Not in the least.
If people want to say “Season’s Greetings” or “Happy Holidays” it’s because they are aware of the breadth of festivals that happen this time of year. It’s not that they hate your Christ or his birth, it’s just that they have a greater understanding for global cultures and what happens at the end of the calendar year.
Saying “Happy Holidays” simply recognizes the number of actual holidays that happen in a short period of time. There’s Christmas, Christmas Eve, New Year’s Eve, New Year’s Day, in Canada we celebrate Boxing Day, not to mention Kwanzaa, Eid, Hannukah, and Diwali, which all happen around this time.
So to wish someone a bit of non-denominational joy for the season of which we receive bonus days off work does not constitute a “War on Christmas,” it simply underlines the fact we live in a polytheological/secular society.
This week was my son’s Winter Concert. It was a midday afternoon with 5 classrooms of kindergarten kids showing off some of the songs and actions they had learned in their music class.
It revolved around the book, Winter is the Warmest Season, and the kids sang songs about Hot Chocolate, Jingle Bells, and a lullaby for hibernating animals. It had nothing to do with any specific denomination but, rather, recognized a festive time of year when we’re all getting ready for winter.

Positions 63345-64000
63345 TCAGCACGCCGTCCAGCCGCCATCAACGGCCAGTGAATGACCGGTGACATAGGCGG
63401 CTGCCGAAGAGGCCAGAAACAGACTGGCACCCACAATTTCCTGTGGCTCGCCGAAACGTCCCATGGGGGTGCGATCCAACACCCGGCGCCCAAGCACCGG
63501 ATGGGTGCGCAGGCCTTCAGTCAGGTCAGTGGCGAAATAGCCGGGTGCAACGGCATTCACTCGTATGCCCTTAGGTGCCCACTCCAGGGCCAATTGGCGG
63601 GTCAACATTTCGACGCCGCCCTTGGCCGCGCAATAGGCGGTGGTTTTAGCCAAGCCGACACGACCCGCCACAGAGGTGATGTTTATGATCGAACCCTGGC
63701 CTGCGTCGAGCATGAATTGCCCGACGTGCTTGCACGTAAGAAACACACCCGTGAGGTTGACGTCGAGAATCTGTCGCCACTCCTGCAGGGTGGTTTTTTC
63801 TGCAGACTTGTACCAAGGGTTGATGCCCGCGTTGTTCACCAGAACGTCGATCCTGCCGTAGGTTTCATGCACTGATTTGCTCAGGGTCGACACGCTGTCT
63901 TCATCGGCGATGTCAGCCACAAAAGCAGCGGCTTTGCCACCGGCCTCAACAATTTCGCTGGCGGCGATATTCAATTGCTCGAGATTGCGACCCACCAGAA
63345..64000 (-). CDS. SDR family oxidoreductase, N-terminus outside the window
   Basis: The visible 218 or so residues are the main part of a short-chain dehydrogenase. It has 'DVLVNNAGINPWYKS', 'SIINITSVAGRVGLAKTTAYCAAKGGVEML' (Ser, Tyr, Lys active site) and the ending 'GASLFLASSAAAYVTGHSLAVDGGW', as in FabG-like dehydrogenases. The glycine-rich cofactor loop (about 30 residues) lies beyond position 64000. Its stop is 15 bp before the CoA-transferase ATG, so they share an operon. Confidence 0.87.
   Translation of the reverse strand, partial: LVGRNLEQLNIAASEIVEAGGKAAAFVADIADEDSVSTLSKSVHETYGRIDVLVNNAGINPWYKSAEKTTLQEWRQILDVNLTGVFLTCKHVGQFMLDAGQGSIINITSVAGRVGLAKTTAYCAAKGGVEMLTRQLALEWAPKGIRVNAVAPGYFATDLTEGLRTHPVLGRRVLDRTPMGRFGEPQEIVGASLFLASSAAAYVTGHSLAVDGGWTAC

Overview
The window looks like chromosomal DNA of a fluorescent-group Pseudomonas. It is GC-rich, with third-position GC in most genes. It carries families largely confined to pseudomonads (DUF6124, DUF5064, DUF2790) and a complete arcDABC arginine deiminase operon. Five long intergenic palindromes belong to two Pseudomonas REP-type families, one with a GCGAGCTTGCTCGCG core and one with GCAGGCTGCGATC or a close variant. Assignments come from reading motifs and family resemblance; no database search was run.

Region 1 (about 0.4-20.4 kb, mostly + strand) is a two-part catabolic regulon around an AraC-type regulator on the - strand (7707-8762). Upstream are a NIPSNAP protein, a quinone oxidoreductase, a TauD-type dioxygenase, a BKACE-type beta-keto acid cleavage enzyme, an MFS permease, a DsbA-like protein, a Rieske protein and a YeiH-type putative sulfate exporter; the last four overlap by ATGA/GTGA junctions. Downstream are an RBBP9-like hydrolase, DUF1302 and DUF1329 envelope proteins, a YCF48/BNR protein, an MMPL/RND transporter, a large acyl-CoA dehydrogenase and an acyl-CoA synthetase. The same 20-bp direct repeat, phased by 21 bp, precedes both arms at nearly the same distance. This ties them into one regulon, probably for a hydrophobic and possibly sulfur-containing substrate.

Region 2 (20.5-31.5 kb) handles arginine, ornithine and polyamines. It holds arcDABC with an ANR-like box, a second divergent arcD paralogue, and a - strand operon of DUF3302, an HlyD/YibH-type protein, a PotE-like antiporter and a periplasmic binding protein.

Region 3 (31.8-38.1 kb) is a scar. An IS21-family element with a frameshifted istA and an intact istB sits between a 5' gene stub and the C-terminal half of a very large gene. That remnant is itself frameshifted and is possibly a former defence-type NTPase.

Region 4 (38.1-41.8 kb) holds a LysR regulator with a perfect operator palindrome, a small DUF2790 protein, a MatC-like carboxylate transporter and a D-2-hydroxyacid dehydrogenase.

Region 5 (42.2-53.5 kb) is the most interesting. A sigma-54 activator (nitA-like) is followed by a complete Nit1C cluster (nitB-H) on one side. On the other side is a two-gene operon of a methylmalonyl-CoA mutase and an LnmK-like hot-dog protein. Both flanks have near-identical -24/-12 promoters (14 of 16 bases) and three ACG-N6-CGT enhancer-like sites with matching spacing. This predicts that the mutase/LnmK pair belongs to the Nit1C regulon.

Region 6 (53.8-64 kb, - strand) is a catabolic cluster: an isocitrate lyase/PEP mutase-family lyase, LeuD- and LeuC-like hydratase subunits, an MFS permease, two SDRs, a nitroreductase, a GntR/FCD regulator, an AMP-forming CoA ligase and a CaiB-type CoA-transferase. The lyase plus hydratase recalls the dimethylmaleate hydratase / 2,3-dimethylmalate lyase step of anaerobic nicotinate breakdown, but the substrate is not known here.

As an atheist, I’ve advocated taking the Christ out of Christmas as a way to broaden the appeal of this season. Canada and the US are nations of immigrants. Sure, there was religious fundamentalism in our foundations, but we’ve evolved beyond that. It’s okay for Christmas to be a secular celebration.
My son’s school had a great Winter Concert, even though many of us called it a Christmas concert (even my son’s teacher did in the parent email). It didn’t matter either way. There is no war on anything, there’s just a wider acceptance of all of society and the different reasons we celebrate at this time of year.
Did your kids have a “Christmas” concert?